One morning we awoke to a small tuna boat pulling up alongside the RV Felipe Poey.  The crew of the “Unidad ‘77” had been targeting bonito, a small tuna-like fish, south of the Gardens of the Queen marine reserve. EDF scientists were eager to tap into the captain’s localized knowledge, and peppered him with questions that were ably translated by CIM’s Patricia González.   The captain described his fishing grounds, proudly displayed his catch and explained how his crew times their trips to coincide with certain phases of the moon.  Before shoving off, the captain asked for some cooking oil for his next voyage.  We traded oil for tuna and enjoyed fresh fish for many meals over the next few days.

 

A Scientific Baseline for Management:

Vessels like Unidad ‘77 are common in Cuba: small boats that work for the state, the livelihoods of their crews dependent upon a stable resource base.  This and future expeditions will synthesize scientific findings to inform the management of Cuba’s marine resources.  While our voyage was one of discovery, there were practical benefits too; the datasets we initiated will ultimately increase understanding of how ecosystems in Cuba work, which is essential to developing its coastal fishing economy in a sustainable manner.

Long-term monitoring programs are some of the most powerful tools that managers and scientists have to track and gauge ecosystem performance, variation and resilience.  They generate baseline information about the status of a target species or ecosystem. In many cases, baseline information is used to analyze an impacted region after a major change (such as a disturbance either natural or human produced), or as reference data to compare between areas of interest; for example, to compare Cuba to other regions of the Caribbean that have been heavily impacted.  Well-designed programs aid in evaluating impacts and help tailor recovery and management strategies. Additionally, long term monitoring data helps to identify areas that are more or less resilient to change over time. We can identify factors that enhance ecosystem health and resilience, as well as factors that have negative impacts.

But long-term fishery datasets are rare, and of those that exist, most are limited in their geographic scope.  The data collected during this expedition and future trips represent a significant step forward for Cuba.  Additional trips are planned in other regions of the country, alongside annual sampling across all of the monitoring regions including the Gardens of the Queen. Read More »

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Collaborative research in the Gulf of Ana Maria & the Gardens of the Queen

By: Kendra Karr & Owen Liu

A team of scientists from Cuba and EDF set sail on an expedition to assess the status and health of marine ecosystems of the Gulf of Ana Maria and the Gardens of the Queen marine reserve in southern Cuba, one of the most pristine and intact coral reef ecosystems in the Caribbean.

Cuba’s Centro de Investigaciones de Ecosistemas Costeras (CIEC) field station in the Gardens of the Queen is a cozy lodge in a quiet inlet tucked away on a mangrove-covered cay.  Near the Caballones Strait in the middle of the beautiful Gardens of the Queen, the station is a base for Cuban students and researchers studying Cuba’s unique coastal ecosystems.  On our research cruise in October 2013, scientists from EDF, CIEC, and the University of Havana’s Centro de Investigaciones Marinas (CIM) spent a few nights at the station, interspersed along the two week trip.  We used the shore time to compile data and organize gear, scramble for a few minutes of (very) limited Internet access to send updates home and simply enjoy a night on dry ground.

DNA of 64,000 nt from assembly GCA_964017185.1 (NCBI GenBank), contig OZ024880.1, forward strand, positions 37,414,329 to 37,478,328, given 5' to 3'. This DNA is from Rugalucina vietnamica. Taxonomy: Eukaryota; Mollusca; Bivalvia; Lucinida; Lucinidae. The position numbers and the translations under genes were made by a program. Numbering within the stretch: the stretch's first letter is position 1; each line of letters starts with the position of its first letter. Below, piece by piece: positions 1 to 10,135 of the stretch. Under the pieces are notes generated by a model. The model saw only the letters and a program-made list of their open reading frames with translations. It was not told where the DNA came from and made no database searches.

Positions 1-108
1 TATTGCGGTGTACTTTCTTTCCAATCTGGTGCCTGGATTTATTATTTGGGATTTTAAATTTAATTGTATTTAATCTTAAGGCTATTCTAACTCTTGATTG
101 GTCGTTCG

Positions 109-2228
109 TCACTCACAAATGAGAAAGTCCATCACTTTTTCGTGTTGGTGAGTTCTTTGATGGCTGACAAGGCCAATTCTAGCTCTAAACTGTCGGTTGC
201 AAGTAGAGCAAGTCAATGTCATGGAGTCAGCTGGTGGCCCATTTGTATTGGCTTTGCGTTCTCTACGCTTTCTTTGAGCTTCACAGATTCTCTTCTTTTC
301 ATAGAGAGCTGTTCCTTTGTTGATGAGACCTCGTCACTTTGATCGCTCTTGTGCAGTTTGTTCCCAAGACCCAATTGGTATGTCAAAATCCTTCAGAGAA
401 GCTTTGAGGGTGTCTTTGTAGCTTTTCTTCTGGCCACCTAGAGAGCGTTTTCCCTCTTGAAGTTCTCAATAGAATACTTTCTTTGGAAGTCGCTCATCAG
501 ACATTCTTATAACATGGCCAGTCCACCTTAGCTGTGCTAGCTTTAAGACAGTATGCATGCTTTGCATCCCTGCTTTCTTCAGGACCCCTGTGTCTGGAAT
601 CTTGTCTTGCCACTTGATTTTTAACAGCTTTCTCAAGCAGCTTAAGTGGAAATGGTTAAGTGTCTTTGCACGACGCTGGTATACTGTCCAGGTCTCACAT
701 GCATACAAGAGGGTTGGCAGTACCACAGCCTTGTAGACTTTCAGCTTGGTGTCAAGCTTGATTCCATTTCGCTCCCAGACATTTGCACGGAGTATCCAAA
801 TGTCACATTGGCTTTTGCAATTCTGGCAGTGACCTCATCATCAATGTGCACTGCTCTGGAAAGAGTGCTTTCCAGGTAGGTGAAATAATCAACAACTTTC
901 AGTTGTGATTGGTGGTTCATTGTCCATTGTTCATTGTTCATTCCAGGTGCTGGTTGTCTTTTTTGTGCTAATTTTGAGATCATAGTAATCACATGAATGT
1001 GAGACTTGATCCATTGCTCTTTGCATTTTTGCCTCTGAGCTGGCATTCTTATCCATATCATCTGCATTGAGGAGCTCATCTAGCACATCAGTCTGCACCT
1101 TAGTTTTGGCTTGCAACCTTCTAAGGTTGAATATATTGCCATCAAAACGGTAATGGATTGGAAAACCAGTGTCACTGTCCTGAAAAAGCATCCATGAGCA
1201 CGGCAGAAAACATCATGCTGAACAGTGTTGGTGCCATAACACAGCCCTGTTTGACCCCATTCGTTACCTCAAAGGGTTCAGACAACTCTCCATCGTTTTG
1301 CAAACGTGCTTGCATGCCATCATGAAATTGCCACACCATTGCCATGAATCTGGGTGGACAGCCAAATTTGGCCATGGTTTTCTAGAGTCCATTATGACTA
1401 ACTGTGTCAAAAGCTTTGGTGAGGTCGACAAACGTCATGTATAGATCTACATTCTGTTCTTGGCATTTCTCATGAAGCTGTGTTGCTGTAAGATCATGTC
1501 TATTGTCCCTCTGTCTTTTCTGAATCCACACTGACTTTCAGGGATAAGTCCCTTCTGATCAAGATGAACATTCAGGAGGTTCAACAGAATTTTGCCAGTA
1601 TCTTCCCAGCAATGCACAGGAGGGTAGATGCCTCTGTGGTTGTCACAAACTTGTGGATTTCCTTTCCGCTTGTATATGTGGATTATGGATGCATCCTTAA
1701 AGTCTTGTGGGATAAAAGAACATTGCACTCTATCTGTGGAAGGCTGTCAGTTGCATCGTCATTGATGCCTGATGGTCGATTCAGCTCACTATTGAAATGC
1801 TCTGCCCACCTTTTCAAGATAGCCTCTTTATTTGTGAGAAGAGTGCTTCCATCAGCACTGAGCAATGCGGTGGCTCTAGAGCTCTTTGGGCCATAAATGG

Sitting on the dock watching the sun set over the Gardens provided a chance to reflect on the work we were doing, and to ponder about the interconnectivity between the data sets we had collected.

A Diversity of Data:

During the cruise, researchers from CIM, CIEC, and EDF surveyed more than 30 sites across multiple habitat types, both inside and out of the Gardens of the Queen marine reserve. In the future, these sites will offer a baseline measure of connectivity between the offshore environments and nearshore fishing grounds.  During the expedition, researchers collected samples from commercially-valuable fish species, corals, sessile and mobile invertebrates and macroalgae.

All of the samples will undergo an independent stable isotope analysis, which allows researchers to quantify the relative contributions of individuals from each region/site to the fishing grounds and identify migration corridors among important habitats.  In short, it will help determine where an individual fish, coral colony, etc. originated from.  Combined with oceanographic and abiotic data collected during the expedition (for example, nutrients and sediments in seawater; tides, currents and waves), this information will reveal a more complete picture of interconnectivity between the various marine habitats in this unique region of the Caribbean.

We used a variety of methods to gather data.  To assess coral health, researchers used SCUBA to get close enough to the reef to document the diversity of species at each site and look for signs of degradation or disease.  To study which fish used shallow seagrass – mangrove habitats as either nursery grounds or as adult habitats, we used a beach seine net from the shoreline to corral, count, and measure individual fish.  By seeing which species of fish utilized the nearshore mangrove and seagrass beds, and then counting the fish on the nearby coral reefs with a visual transect method, we could begin to see, literally, the biological connections between these distinct habitats.  As some researchers were in the water, counting fish or documenting coral health, others collected water samples for chemical analysis or hauling in a sampling net. Read More »